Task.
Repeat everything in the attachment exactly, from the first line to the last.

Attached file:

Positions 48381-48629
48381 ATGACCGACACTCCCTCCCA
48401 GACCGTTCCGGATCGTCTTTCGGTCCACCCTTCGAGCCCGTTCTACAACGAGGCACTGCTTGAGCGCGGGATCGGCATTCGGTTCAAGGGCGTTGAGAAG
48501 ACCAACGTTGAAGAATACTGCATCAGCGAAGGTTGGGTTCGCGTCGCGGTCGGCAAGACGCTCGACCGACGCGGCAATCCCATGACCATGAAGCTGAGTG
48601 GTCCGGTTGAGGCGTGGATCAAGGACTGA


Positions 48381-48629
48381 ATGACCGACACTCCCTCCCA
48401 GACCGTTCCGGATCGTCTTTCGGTCCACCCTTCGAGCCCGTTCTACAACGAGGCACTGCTTGAGCGCGGGATCGGCATTCGGTTCAAGGGCGTTGAGAAG
48501 ACCAACGTTGAAGAATACTGCATCAGCGAAGGTTGGGTTCGCGTCGCGGTCGGCAAGACGCTCGACCGACGCGGCAATCCCATGACCATGAAGCTGAGTG
48601 GTCCGGTTGAGGCGTGGATCAAGGACTGA